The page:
B2                         1, 2, 3, 4, 5     Sandstone with flasser
                                             estratification, Sandstone
                                             with irregular wavy
                                             bedding, Sandstones
                                             with heterolithic
                                             bedding, Claystones
                                             with Sandy lenses.
                                             Rhythmic sedimentation
                                             and coal.
B1                        1, 2, 4            Sandstne with flasser
                                             and hering-bone stra.,
                                             Sandstne with irregular
                                             and leticular wavy
                                             beddin,
                                             Sandstnes with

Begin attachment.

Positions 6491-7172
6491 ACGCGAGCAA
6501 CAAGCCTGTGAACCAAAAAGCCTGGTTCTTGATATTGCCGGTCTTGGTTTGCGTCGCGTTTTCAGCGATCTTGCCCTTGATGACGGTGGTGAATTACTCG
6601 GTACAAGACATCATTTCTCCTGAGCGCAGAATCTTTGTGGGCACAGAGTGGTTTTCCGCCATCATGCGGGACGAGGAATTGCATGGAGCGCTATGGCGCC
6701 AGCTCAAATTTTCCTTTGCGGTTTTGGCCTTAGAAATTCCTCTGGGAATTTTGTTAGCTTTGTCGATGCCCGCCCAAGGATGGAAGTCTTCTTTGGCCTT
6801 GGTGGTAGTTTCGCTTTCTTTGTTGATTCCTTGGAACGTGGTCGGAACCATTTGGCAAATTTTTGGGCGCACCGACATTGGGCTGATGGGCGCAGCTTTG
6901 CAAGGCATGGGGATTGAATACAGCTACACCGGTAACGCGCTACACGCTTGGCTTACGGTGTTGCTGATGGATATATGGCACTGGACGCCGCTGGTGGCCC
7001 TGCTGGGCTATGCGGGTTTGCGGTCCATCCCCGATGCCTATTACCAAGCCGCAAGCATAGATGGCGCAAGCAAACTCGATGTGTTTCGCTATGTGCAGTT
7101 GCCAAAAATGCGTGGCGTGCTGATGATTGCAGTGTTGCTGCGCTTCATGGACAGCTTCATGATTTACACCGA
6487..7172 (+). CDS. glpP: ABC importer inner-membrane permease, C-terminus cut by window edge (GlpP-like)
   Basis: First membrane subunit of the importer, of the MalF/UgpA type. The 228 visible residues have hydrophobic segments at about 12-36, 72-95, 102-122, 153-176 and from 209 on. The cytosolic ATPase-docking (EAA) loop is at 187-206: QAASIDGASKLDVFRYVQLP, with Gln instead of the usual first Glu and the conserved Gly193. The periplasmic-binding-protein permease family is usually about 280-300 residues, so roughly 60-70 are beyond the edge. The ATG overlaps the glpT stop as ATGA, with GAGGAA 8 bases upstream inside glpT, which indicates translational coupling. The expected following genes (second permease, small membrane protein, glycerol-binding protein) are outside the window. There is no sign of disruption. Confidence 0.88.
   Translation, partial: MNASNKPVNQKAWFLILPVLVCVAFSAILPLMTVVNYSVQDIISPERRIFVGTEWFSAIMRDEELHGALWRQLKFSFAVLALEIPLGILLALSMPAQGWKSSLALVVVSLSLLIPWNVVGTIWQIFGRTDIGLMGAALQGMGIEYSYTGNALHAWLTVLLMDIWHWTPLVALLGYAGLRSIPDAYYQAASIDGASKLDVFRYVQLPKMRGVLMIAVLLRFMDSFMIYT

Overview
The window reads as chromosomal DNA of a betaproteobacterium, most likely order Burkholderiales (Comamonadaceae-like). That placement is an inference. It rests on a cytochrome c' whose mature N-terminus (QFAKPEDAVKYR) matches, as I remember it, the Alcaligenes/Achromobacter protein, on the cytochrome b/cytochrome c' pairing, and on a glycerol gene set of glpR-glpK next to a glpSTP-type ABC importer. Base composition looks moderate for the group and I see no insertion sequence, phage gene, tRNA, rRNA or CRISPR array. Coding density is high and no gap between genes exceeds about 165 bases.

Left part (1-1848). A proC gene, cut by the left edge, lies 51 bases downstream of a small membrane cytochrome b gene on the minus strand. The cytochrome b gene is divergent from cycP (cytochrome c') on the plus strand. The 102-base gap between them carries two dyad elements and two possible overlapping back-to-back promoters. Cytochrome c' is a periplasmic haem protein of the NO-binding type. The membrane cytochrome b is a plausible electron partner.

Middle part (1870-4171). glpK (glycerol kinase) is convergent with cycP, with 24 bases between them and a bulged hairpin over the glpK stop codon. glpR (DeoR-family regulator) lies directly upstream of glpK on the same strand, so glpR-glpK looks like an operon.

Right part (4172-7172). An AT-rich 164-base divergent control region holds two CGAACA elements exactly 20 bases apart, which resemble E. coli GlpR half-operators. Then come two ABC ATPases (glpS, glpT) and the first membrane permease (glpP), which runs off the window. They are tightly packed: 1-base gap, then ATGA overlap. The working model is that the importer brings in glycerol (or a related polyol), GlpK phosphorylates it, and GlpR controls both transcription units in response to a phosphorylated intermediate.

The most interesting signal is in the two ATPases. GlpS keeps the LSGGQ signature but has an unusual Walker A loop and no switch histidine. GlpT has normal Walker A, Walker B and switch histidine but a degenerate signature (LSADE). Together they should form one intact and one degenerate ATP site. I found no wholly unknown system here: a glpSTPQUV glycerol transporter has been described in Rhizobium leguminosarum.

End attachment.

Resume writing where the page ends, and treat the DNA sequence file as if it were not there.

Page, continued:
heteroithic bedding.
A                         1, 5, 6, 12        Sandstne interbedded and
                                            intefmgred with
                                            claystoes and siltstones
                                            with leticular bedding,
                                            abundan coaly material.

Lithofacies Association  Depositional environment  Depositional System
D
                         Fluvial channel           Meander channels
                         Lateral bars
                         Upper flow regime
                         channel
                        Levee deposits
C
                         Swamps                    Aluvial flooding
                                                   flat
                         Overbank deposits
                         Crevasse splay
B3
                         Supratidal zone           idal Flat
B2
                         Intertidal zone
B1
                         Subtidal zone
A
                         Coastal lagoons            Lagoon

Table 3. Prograding lithofacies model for the Guaduas formation
indicating continentalization of the basin. The lithofacies association
result in a deposition environment that is related to a depositional
system (Amaya et al. (2010)).
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Title Annotation:STRATIGRAPHY
Author:Marino, M. Jorge E.; Amaya, Erika
Publication:Earth Sciences Research Journal
Article Type:Report
Geographic Code:3COLO
Date:Sep 1, 2016
Words:5081